All the noise

I promise this will be my last blog on the proposed changes to superannuation – at least until there is something more concrete to discuss.

My last blog A fast-moving couple of weeks finished off with the announcement the government intends to double the rate of tax paid on the earnings of superannuation funds that have a member balance exceeding $3m.

Initially, this initiative was accepted - I am not going so far as using the word “welcomed” - partly on the basis that it would only affect a handful of Australians that have had the good fortune to have accumulated a significant balance in superannuation.

And, given the limit applies to each member of a fund, a couple could effectively have retirement savings of $6m between them without having to pay any additional tax.

I think it’s fair to suggest that having a retirement nest egg with $3m will be more than adequate for most people to enjoy a very comfortable retirement lifestyle.

However, as mentioned at the close of my last blog, “the devil will be in the detail”.

While the Leader of the Opposition was very quick to condemn the proposal and announce they would repeal it if re-elected, Treasury has now released more details of Labor’s proposed plan to double the tax on superannuation fund earnings for those people with member balances that exceed $3m.

Before getting into the details, it is important to stress this proposed change is to take effect from 1 July 2025. This is after the next Federal election is due to be held. Notwithstanding a double dissolution of the parliament, the next election is not expected to be held until late 2024, or in the first half of 2025.

Therefore, a change of government could well see the proposed change destined for the bin. Only time will tell.

Currently, superannuation fund earnings, other than earnings derived from assets supporting pension payments, are taxable to the superannuation fund. Earnings include dividends, rent, interest, and capital gains that arise from the sale of assets.

The current tax rate applying to income is 15%, while capital gains on the sale of assets that have been held by a superannuation fund for more than 12 months receive a 33.33% discount, meaning they are effectively taxed at 10%.

Under the proposed changes announced by the government, tax on earnings for members with an account balance that exceeds $3m will be subject to an additional 15% tax.

However, it is not a case of simply increasing the current tax rate to 30% on the affected earnings.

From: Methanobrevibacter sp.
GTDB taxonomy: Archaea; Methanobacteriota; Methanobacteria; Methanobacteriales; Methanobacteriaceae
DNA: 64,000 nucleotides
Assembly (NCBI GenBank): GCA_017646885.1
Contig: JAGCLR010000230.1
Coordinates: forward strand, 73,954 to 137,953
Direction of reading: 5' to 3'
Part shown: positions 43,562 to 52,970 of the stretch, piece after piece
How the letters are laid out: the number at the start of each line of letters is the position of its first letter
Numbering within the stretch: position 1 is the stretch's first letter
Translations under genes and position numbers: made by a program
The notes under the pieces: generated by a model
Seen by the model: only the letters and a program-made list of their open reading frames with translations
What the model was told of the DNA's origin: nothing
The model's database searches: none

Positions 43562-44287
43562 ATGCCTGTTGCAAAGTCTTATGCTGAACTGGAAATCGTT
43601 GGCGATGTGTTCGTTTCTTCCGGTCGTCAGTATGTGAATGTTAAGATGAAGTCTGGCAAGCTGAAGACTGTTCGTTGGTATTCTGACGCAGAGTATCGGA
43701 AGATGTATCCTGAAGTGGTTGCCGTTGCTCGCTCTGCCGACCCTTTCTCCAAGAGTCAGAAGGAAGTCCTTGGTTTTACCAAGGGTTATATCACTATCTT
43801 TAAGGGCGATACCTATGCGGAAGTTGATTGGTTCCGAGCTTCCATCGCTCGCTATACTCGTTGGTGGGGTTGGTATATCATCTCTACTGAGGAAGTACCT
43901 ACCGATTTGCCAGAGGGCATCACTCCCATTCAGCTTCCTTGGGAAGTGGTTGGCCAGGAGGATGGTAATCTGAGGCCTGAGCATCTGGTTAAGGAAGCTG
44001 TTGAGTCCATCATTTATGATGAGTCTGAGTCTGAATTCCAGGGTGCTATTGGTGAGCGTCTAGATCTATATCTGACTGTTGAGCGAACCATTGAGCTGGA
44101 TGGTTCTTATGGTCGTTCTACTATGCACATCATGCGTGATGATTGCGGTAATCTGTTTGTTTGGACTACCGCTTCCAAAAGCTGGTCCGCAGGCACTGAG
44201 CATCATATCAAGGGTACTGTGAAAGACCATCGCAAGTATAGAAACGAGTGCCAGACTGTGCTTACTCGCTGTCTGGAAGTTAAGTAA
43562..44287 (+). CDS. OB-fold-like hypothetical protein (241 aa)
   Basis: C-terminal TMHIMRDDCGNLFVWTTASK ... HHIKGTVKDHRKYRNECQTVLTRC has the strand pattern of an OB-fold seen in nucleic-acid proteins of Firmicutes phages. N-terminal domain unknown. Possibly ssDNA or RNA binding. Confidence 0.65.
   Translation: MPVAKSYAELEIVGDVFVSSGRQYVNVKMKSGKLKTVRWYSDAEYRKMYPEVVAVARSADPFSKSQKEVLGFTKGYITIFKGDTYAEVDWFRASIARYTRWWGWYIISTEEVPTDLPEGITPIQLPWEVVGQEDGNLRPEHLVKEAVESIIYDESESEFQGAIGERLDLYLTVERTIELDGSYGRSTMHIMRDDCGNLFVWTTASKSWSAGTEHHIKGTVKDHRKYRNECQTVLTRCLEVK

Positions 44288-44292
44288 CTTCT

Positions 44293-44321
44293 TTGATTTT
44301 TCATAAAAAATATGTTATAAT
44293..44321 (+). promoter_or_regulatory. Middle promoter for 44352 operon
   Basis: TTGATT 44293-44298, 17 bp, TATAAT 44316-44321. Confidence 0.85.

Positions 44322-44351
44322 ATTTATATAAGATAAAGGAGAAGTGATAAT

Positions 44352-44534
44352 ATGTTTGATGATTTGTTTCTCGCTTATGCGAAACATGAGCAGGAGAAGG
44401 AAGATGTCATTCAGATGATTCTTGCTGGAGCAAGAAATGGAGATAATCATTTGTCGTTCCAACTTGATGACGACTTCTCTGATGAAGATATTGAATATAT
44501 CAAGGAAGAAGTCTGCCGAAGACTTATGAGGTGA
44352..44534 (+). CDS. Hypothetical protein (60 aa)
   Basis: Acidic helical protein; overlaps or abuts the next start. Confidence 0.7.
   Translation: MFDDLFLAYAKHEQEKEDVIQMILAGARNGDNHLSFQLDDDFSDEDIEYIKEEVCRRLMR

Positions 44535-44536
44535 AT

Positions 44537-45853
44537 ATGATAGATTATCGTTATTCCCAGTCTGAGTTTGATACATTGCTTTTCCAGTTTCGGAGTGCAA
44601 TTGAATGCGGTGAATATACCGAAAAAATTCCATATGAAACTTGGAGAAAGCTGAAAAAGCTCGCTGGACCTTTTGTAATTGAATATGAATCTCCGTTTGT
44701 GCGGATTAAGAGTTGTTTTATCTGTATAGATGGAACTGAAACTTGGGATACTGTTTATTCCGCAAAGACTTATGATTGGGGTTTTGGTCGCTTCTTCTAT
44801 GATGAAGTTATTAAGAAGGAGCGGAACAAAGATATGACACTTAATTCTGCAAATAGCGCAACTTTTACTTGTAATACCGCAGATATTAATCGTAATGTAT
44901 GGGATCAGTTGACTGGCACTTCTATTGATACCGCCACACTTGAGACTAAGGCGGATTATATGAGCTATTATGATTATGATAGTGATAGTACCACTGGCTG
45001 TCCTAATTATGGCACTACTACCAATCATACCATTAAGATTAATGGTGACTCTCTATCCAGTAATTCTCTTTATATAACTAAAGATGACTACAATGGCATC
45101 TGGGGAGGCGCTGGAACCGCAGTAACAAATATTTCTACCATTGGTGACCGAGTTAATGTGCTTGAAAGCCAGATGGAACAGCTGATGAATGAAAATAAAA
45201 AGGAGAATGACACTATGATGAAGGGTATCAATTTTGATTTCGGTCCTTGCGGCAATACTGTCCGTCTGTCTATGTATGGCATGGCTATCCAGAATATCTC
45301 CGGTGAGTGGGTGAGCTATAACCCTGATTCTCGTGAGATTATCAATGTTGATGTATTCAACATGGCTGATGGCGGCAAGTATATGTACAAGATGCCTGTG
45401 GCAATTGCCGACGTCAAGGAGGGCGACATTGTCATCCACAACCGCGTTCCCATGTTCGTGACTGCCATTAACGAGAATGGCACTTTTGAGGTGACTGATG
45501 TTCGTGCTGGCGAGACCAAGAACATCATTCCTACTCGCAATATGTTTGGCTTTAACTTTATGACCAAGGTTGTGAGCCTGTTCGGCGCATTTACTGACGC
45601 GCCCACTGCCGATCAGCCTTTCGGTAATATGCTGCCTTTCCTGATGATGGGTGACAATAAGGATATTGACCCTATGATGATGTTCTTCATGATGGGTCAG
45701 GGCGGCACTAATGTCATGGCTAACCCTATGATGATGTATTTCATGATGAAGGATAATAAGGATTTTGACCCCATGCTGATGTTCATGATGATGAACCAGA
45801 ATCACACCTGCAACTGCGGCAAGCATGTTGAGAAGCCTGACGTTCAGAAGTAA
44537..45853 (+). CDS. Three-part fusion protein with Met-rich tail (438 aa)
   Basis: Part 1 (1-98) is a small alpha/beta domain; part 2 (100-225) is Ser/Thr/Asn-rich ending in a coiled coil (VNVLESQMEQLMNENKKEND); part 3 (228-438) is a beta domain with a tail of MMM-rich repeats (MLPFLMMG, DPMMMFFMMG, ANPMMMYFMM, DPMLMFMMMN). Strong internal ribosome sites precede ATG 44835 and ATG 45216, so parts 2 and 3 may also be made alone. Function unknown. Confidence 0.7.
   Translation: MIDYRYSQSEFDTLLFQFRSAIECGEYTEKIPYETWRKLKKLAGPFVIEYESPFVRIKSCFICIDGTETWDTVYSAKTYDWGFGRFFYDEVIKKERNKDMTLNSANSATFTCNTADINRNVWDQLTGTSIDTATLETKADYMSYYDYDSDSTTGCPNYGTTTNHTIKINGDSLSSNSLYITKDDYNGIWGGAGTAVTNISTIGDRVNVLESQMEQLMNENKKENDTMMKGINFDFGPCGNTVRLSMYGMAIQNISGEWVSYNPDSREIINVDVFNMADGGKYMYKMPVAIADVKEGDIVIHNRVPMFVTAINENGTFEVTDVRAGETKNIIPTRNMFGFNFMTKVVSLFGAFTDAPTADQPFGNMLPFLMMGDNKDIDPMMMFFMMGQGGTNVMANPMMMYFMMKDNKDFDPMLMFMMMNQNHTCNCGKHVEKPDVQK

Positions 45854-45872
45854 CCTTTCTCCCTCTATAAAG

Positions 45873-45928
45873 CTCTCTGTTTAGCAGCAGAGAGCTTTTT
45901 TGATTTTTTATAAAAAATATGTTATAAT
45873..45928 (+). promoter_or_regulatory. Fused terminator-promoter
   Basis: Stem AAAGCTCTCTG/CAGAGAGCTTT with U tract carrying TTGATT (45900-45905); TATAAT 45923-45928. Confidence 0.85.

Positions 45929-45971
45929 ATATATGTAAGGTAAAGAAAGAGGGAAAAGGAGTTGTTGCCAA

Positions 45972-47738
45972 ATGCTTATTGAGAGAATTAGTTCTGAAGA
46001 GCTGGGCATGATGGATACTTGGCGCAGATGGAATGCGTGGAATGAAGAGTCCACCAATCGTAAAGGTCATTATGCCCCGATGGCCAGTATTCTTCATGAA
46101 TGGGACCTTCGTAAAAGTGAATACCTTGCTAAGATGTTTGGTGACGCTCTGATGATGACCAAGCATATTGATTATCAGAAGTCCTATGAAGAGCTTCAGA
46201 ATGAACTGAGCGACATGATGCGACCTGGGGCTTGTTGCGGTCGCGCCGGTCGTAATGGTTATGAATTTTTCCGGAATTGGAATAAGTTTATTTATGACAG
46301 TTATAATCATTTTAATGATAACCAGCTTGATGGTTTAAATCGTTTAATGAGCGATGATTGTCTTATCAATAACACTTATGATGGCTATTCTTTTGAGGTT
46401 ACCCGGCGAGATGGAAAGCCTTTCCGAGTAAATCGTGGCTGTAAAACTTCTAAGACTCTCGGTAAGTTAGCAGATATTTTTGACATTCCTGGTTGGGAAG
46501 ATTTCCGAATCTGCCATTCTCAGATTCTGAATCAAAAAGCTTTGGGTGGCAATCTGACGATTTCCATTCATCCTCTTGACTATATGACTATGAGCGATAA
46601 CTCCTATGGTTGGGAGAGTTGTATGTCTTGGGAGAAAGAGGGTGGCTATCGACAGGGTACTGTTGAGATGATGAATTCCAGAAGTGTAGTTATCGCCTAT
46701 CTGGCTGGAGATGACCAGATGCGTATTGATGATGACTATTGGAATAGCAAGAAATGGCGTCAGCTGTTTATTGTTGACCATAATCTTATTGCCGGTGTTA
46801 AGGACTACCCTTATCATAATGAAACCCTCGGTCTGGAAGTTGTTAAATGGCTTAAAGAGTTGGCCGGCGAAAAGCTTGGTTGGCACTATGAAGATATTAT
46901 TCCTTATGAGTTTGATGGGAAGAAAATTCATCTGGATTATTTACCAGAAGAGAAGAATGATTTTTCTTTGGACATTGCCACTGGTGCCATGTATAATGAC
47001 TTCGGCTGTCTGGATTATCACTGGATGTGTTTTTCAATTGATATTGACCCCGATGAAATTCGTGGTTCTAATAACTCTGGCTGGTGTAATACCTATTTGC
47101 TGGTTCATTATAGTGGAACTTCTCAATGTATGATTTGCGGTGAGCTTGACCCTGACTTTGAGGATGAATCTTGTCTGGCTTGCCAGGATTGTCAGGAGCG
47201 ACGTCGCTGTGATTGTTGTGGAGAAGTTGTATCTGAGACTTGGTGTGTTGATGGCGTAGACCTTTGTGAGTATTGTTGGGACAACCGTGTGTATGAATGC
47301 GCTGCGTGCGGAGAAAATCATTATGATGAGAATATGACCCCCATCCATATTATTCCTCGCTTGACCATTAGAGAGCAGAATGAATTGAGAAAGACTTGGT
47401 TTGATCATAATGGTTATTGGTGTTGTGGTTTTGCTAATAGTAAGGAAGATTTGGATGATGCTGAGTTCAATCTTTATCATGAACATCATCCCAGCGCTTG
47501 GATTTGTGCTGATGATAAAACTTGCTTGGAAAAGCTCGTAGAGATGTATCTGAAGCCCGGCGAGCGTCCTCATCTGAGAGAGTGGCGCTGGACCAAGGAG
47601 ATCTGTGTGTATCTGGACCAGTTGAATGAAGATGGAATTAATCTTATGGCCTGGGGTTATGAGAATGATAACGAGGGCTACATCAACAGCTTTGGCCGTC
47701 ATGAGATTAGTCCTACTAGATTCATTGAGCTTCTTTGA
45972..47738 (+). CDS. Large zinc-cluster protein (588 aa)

The proposed changes include:

1. Where a member’s balance exceeds $3m, any additional tax payable will be levied personally on the member, rather than on their superannuation fund.

However, when additional tax becomes payable, the member will have the option of having it released from their superannuation.

2. Commentary around additional tax being paid on earnings of the superannuation fund is a misnomer.

Where a member has a “total superannuation balance” of more than $3m, the “earnings” on which the additional 15% tax is payable is based on a portion of the increase in a member’s total superannuation balance over a twelve-month period, after adding back any withdrawals and deducting the net value of contributions.

In other words, a member’s account that increases because of unrealised capital gains will have some of those unrealised gains taxed. It is the movement in the member’s account balance that is being taxed, which is not necessarily the same as their earnings.

3. While the government has previously stated that only a small proportion of superannuation fund members (less than 80,000 people) will be affected by this measure, it appears the $3m cap is not going to be indexed to consider inflation.

This means that over time, more and more Australians will be caught in the net and will have to pay additional taxes. Even younger people earning a reasonable salary are likely to find their account balance will exceed $3m by the time they retire.

Where to from here?

This recent announcement is merely a proposal. The government has announced it will consult before any legislation is drafted.

It is not a fait accompli.

This proposal has a long way to go, and many hurdles to pass before it becomes law.

In the words of former Prime Minister, John Howard “be alert but not alarmed”.